While all the embodiments as thus shown and described depict the curved tube as lying essentially in a plane, the invention may also comprise a three dimensional tube, as for example a tube having a helical configuration. Thus any motion or flexure of such a three-dimensional configured tube which alters the shape of the three-dimensional curve defined by the tube would result in a change in cross-sectional area and internal volume.
It should be apparent that by calibrating either the linear or rotary motion of the actuators, i.e. the pin in FIGS. 1 and 5, the rollers in FIG. 4, or the knob in FIG. 6, any pre-selected amount of liquid may be withdrawn from the supply into the probe.
Furthermore, the probe itself may be calibrated in the manner common pipettes are calibrated, namely by graduated markings on the wall of the glass probe. Since the present invention does not require movable plungers or seals within the hollow tube to create a vacuum, but instead relies on the generally small mechanical flexure of the thin-walled hollow tube, extremely small volumes of liquid, generally less than 100 microliters, may be accurately measured from a supply and subsequently dispensed.
Referring now again to FIG. 1, the invention may be utilized with a flushing device comprising essentially a reservoir 70 containing a flushing substance or diluent, a syringe 72, and a rotary valve 74 interconnecting the reservoir 70, the syringe 72 and an end 17 of the C-shaped tube. When it is desired to draw in a selected amount of liquid from the supply into the probe, the rotary valve is in the position shown in FIG. 1, thereby effectively sealing end 17 of the tube. After the liquid has been withdrawn into the probe and subsequently dispensed in the manner as above described, the plunger 76 of the syringe is withdrawn to pull diluent into the syringe. The rotary valve is then rotated counterclockwise 90° so as to interconnect the syringe with the open end 17 of the tube. The plunger 76 is then pushed forward to introduce the diluent under pressure into the tube 10 and probe 12 for flushing any remaining liquid completely out of the probe. The diluent which remains in the tube and probe may be withdrawn back into the syringe 72 for subsequent transfer back to the reservoir 70 by withdrawing the plunger 76. Alternatively, an air inlet could be provided in the valve. The plunger 76 would then force air through the tube and probe to expel the remaining diluent.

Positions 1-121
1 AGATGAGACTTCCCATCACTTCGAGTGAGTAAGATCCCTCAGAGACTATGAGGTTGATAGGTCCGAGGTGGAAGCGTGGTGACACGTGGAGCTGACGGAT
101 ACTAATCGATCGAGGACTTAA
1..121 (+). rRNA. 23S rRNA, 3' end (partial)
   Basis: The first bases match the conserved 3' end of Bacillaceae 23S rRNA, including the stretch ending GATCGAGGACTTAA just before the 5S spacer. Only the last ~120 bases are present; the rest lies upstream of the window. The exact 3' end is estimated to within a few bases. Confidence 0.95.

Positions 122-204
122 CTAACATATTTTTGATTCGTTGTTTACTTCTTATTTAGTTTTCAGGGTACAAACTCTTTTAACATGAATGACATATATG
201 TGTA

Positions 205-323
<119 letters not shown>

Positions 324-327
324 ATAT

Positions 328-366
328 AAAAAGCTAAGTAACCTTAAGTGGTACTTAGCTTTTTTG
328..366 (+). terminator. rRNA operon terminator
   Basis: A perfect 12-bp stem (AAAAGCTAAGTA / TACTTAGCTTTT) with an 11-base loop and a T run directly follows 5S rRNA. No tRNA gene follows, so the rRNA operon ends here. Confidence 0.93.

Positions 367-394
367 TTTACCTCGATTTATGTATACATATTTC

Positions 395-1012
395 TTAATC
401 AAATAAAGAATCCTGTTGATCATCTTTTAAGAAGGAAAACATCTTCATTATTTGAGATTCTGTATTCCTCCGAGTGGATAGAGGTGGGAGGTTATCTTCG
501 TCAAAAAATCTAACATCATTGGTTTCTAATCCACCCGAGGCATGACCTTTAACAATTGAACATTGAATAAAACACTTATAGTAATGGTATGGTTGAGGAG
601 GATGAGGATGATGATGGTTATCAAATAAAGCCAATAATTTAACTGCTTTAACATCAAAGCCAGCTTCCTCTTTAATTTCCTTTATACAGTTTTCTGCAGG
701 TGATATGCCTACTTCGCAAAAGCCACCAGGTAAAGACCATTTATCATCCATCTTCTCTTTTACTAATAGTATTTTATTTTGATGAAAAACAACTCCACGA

While the preferred embodiment of the present invention have been illustrated in detail, it is apparent that modification and adaptation of those embodiments will occur to those skilled in the art. However, it is to be expressly understood that such modifications and adaptations are within the scope of the present invention as set forth in the following claims.
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|U.S. Classification||73/864.12, 73/864.11, 422/921, 73/864.24, 422/922, 141/2|
|International Classification||G01F11/02, B01L3/02|
|Cooperative Classification||B01L3/021, B01L3/0206|
|European Classification||B01L3/02B2, B01L3/02C|
|Oct 3, 1997||AS||Assignment|
Owner name: BEHRING DIAGNOSTICS GMBH, GERMANY
Free format text: ASSIGNMENT OF ASSIGNORS INTEREST;ASSIGNOR:BEHRINGWERKE AKTIENGESELLSCHAFT;REEL/FRAME:009168/0310
Effective date: 19970721
Owner name: BEHRING DIAGNOSTICS GMBH, GERMANY
Free format text: ASSIGNMENT OF ASSIGNORS INTEREST;ASSIGNOR:BEHRINGWERKE AKTIENGESELLSCHAFT;REEL/FRAME:009507/0015
Effective date: 19970721
Owner name: BEHRING DIAGNOSTICS GMBH,GERMANY
Free format text: ASSIGNMENT OF ASSIGNORS INTEREST;ASSIGNOR:BEHRINGWERKE AKTIENGESELLSCHAFT;REEL/FRAME:009168/0310
Effective date: 19970721
|Oct 20, 1997||AS||Assignment|
Owner name: BEHRINGWERKE AG, GERMANY
Free format text: ASSIGNMENT OF ASSIGNORS INTEREST;ASSIGNORS:SYNTEX (U.S.A.) INC.;SYVA COMPANY;REEL/FRAME:008933/0438;SIGNING DATES FROM 19950628 TO 19970929
|May 11, 1998||AS||Assignment|
Owner name: DADE BEHRING MARBURG GMBH, GERMANY
Free format text: CHANGE OF NAME;ASSIGNOR:BEHRING DIAGNOSTICS GMBH;REEL/FRAME:009178/0174
Effective date: 19980217